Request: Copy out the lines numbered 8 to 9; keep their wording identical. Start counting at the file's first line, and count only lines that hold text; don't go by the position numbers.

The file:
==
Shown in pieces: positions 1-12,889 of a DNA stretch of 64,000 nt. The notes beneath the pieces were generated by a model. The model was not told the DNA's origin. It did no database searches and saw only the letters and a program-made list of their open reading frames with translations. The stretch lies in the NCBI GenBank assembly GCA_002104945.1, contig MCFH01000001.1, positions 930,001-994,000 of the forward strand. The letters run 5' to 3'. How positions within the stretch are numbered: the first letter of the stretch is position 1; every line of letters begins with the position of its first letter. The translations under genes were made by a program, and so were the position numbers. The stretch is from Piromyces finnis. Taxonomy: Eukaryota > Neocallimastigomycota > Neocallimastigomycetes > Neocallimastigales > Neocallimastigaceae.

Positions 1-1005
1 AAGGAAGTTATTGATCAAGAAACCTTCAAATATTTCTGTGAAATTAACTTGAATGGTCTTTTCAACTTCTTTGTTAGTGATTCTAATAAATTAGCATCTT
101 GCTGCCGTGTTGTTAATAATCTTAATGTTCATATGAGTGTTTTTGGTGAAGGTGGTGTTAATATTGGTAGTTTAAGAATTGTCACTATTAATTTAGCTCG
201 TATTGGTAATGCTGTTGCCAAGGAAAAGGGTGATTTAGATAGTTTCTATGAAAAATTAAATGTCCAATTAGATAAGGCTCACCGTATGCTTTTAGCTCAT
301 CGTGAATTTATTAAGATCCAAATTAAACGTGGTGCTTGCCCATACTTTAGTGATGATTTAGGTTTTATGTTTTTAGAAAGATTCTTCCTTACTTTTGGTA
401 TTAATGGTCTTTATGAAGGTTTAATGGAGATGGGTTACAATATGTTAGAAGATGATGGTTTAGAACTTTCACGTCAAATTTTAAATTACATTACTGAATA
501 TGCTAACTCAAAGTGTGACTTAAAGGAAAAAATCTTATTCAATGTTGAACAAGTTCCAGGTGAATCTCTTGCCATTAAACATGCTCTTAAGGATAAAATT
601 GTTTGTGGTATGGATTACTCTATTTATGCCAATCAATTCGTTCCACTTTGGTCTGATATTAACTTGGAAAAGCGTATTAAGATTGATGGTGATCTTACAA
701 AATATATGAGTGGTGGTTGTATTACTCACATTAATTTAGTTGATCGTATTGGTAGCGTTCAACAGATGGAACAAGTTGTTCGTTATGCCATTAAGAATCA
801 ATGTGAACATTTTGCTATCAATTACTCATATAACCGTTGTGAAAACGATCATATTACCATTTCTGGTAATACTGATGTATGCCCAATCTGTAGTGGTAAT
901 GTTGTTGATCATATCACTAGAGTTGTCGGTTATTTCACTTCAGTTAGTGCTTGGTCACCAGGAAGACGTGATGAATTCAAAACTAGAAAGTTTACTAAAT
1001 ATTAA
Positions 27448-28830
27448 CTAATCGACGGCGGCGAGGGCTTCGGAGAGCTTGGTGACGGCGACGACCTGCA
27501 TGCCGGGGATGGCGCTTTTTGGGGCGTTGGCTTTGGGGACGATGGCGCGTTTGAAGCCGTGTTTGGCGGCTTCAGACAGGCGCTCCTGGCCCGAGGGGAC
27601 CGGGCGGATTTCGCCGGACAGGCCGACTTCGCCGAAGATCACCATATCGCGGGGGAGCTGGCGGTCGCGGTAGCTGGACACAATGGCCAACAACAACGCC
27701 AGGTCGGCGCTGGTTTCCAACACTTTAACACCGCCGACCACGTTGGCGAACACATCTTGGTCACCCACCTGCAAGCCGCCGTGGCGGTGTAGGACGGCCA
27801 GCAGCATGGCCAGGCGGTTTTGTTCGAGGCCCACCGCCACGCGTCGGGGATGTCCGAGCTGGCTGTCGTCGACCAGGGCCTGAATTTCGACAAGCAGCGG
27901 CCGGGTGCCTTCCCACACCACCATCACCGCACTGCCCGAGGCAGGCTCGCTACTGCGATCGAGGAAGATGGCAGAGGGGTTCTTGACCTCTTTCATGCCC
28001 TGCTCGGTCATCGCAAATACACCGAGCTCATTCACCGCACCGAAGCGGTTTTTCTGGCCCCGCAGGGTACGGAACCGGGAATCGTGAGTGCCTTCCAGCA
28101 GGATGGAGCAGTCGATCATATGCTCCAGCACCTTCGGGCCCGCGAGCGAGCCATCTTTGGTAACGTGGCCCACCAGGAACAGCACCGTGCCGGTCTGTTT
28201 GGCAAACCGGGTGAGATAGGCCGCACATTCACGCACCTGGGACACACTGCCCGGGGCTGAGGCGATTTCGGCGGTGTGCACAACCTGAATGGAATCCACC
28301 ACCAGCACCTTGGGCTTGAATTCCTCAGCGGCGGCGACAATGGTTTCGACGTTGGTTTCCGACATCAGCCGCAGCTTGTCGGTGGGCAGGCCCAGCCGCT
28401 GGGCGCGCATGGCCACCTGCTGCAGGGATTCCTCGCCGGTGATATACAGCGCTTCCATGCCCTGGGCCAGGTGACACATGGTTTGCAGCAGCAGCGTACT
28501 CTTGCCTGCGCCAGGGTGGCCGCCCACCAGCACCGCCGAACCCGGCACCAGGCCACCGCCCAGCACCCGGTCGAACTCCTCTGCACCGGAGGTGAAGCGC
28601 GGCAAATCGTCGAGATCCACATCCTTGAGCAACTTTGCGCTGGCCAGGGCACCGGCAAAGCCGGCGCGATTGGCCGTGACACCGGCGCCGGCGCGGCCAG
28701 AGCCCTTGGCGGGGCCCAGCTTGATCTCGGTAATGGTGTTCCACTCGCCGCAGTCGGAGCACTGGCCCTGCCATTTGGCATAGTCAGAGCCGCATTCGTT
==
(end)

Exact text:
501 TGCTAACTCAAAGTGTGACTTAAAGGAAAAAATCTTATTCAATGTTGAACAAGTTCCAGGTGAATCTCTTGCCATTAAACATGCTCTTAAGGATAAAATT
601 GTTTGTGGTATGGATTACTCTATTTATGCCAATCAATTCGTTCCACTTTGGTCTGATATTAACTTGGAAAAGCGTATTAAGATTGATGGTGATCTTACAA